Was it sort of a relief not to have to wear it anymore?

People ask me which do I prefer and it doesn’t really matter to me. The mask has its advantages. It’s mysterious and certainly unique and that’s important. But without the mask, you have more facial expressions and you have a much more direct way of conveying emotion. It was one less thing to keep up with in my gear bag, this is true [laughs].

Also, it was a lot more comfortable. People ask me if I could breathe under the mask. Breathing was never a problem, but it got really hot. Nowadays when I do autograph sessions and I wear the mask, I’m like, Gosh, I can’t wait to get out of this thing. I’m just dying under here because it’s so darn hot.

Do you think we’ve seen the final chapter of the Kane and Undertaker relationship?

One of the things in WWE is you never say never and you never know what’s going to happen. You never do know what the future holds. One of my great moments in WWE that I remember was the 1,000th episode of Raw, which was in St. Louis, when Undertaker and I reunited for one night. You may see more stuff like that in future. Who knows?

Your wrestling career has spanned more than 20 years. Do you plan to keep going for a while? What does the road ahead look like for Kane?

I don’t know. I really don’t. I’m still having fun, I’ve been fortunate in that I haven’t had any really bad injuries. I stay in good shape. I can still perform at a high level. I get in there and hang with guys that are almost half my age. And, in fact, I feel like they have to hang with me rather than me hang with them. So as long as I can do that, I’m good with WWE as long as I’m having fun and as long as that I’m preforming at a level that is acceptable to me.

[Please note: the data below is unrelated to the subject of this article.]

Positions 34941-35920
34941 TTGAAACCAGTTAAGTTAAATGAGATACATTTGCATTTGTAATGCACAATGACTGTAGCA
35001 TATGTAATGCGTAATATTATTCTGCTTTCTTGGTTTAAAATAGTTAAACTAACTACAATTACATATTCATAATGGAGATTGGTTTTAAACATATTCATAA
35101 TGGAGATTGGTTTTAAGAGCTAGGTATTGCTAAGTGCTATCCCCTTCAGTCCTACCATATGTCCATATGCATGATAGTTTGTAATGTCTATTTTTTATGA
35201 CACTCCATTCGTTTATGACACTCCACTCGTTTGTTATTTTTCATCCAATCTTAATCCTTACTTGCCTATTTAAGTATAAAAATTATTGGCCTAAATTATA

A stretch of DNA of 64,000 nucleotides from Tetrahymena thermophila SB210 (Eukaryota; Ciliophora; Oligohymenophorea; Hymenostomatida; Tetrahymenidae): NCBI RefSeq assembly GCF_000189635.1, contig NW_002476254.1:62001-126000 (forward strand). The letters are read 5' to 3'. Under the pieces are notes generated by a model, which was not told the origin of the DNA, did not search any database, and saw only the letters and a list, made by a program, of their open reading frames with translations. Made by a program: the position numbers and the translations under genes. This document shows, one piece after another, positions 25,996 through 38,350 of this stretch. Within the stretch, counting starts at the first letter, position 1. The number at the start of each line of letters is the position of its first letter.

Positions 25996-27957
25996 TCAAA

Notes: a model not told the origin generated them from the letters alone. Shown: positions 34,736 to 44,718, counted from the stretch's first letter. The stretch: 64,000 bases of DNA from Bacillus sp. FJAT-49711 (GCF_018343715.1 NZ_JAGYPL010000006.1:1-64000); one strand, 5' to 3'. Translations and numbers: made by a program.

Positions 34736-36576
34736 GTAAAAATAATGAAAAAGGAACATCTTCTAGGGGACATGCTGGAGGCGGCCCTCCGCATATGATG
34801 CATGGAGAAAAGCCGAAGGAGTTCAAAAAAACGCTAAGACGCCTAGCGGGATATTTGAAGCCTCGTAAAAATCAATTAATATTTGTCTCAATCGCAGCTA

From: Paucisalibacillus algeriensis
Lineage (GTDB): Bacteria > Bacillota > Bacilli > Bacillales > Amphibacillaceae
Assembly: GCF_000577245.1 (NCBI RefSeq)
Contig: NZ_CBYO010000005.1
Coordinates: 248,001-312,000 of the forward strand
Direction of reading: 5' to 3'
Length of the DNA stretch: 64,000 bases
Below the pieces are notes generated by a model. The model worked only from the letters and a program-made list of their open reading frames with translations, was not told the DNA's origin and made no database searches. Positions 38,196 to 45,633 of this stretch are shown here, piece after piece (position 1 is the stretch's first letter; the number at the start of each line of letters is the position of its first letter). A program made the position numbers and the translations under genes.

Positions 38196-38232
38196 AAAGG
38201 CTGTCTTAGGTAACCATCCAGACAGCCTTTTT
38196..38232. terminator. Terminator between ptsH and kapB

If you could write your final chapter in WWE, what would it be?

It’d be a big match at WrestleMania. I don’t know against who or anything like that, but I think that’s what everybody would like to do.

Do you have a vision for next year’s WrestleMania or a dream opponent?

Not really, and I guess I better start thinking about that because it’s not that far away. It feels like we just did last year’s. We’ll have the Royal Rumble in January, and it’s right around the corner, and that kicks everything off. I don’t really have a dream match for this year.

I read in another interview that you mentioned it’d be cool to wrestle Sting.

No, that’s the answer to what I thought about that. Of course that would be cool. It’d be awesome. But who knows if that’s going to happen. There’s a lot of speculation out there. People want to see Undertaker and Sting, which I think would be awesome.

How satisfying was it to tombstone Pete Rose?